/ Modified mar 17, 2020 8:33 a.m.

Ducey recommends Arizonans avoid going out: 'Our advice is don't'

The governor's response to the novel coronavirus does not go as far as other states.

Ducey covid march 16 Gov. Doug Ducey gives a statement about COVID-19, March 16, 2020, in this still image from an ADHS video.

Arizona will comply with new federal guidance issued Monday on COVID-19. But it's not going as far as other states.

Gov. Doug Ducey announced in a press conference Monday that the state is adopting recommendations issued today by the Centers for Disease Control. They include avoiding gatherings of 10 or more, working remotely whenever possible, and quarantining an entire household if one person tests positive for the novel coronavirus.

“Tomorrow [Tuesday] is Saint Patrick’s Day. If you’re thinking of going out to a crowded bar to celebrate, our advice is don’t,” Ducey said.

The governor's advice comes as other states announced stricter measures to contain the spread of the virus. Governors in New York, Illinois and nearly 20 other states have ordered bars and restaurants in their states to close to the public.

On Sunday, Ducey followed other state leaders in announcing the closure of Arizona schools. But Monday, Ducey said that move would not be sufficient to stop the spread of COVID-19.

“The safest place for children at this time is at home. They should not be cared for by elderly adults or those with underlying health conditions,” he said.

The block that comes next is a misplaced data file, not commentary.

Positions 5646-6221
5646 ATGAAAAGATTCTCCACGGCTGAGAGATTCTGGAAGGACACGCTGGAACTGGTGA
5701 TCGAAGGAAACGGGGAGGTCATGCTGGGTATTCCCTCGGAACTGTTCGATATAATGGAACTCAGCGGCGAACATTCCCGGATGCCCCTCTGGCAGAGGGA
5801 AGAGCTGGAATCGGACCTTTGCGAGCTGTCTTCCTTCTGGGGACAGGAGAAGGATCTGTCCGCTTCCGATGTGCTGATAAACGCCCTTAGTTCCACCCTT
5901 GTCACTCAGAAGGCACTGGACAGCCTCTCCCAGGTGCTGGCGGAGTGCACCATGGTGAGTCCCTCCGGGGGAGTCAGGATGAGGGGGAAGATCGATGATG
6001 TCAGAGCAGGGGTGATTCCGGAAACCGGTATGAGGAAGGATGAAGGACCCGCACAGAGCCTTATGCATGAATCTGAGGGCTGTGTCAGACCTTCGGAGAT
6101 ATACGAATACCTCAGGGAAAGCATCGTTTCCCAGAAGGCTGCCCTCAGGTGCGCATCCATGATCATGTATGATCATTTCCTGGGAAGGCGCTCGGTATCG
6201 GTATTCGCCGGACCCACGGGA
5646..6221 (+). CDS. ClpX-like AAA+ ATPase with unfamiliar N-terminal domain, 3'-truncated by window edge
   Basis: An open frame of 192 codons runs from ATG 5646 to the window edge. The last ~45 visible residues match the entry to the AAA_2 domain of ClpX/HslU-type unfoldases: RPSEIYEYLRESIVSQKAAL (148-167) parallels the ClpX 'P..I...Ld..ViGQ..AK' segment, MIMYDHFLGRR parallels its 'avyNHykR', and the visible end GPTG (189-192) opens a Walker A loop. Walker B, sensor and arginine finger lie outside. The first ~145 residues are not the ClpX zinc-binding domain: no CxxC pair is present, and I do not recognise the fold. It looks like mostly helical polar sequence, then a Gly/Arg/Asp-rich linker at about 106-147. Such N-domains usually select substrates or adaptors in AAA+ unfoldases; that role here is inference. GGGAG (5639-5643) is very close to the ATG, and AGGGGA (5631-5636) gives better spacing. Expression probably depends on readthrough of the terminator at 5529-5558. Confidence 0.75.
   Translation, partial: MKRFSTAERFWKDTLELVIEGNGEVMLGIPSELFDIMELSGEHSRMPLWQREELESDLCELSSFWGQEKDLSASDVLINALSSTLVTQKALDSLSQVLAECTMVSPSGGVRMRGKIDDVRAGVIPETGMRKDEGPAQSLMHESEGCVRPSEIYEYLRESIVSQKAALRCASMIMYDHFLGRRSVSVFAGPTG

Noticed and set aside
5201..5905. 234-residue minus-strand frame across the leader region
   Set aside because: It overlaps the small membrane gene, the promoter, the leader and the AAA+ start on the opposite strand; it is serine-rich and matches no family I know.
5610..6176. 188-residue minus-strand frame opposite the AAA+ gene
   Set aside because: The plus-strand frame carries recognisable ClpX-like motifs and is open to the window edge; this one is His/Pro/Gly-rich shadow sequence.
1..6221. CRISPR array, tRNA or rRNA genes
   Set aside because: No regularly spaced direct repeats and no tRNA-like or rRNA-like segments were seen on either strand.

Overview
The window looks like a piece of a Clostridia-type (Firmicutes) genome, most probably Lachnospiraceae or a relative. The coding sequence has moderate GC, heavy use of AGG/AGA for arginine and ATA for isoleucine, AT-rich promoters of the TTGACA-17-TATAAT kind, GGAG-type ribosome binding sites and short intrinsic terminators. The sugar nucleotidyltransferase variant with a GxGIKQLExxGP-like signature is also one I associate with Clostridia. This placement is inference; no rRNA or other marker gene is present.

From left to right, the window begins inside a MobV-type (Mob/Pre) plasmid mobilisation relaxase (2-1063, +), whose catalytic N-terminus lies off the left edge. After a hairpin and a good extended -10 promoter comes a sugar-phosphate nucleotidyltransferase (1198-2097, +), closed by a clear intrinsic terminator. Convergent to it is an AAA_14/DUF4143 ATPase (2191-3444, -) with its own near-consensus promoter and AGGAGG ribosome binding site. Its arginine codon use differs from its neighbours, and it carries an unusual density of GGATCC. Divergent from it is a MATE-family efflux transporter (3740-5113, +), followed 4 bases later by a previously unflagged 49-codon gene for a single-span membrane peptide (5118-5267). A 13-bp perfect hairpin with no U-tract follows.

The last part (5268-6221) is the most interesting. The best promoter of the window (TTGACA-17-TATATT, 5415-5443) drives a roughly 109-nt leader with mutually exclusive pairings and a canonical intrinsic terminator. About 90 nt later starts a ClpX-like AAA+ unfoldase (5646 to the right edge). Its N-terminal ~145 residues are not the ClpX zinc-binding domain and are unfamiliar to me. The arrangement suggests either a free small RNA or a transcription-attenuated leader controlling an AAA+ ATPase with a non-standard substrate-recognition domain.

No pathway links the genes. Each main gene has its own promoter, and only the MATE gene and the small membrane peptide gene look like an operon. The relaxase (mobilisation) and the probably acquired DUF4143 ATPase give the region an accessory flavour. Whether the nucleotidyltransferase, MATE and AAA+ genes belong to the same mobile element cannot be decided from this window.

State officials acknowledged the new guidelines would not affect Arizonans equally.

Superintendent of Public Education Kathy Hoffman said schools will soon help provide lunches for kids stuck at home, similar to a summer food service program. Parents should contact their local school district for more information.

Hoffman said the Department of Education is communicating with the federal government in case the state needs a waiver for federal standardized testing.

Arizona has also committed to holding its presidential preference election Tuesday, March 17, along with Illinois and Florida. Georgia, Kentucky and Louisiana and Ohio have all postponed their primary elections.

"This decision was not made lightly. And what it all comes down to is that there is no guarantee that there will be a safer time to hold this election in the near future," said Secretary of State Katie Hobbs. "The longer we wait, the more difficult and dangerous this will become."

There were 18 cases of COVID-19 in Arizona as of Monday evening, and Cara Christ, director of the Arizona Department of Health Services said there will be more.

"There is a heightened level of risk of COVID-19 now that we have community spread," she said.

Christ said the state is working with Banner Health to set open collection sites where people with symptoms can be screened for testing. Until then, she said people should not show up at a hospital or care provider without calling due to the scarcity of testing kits.

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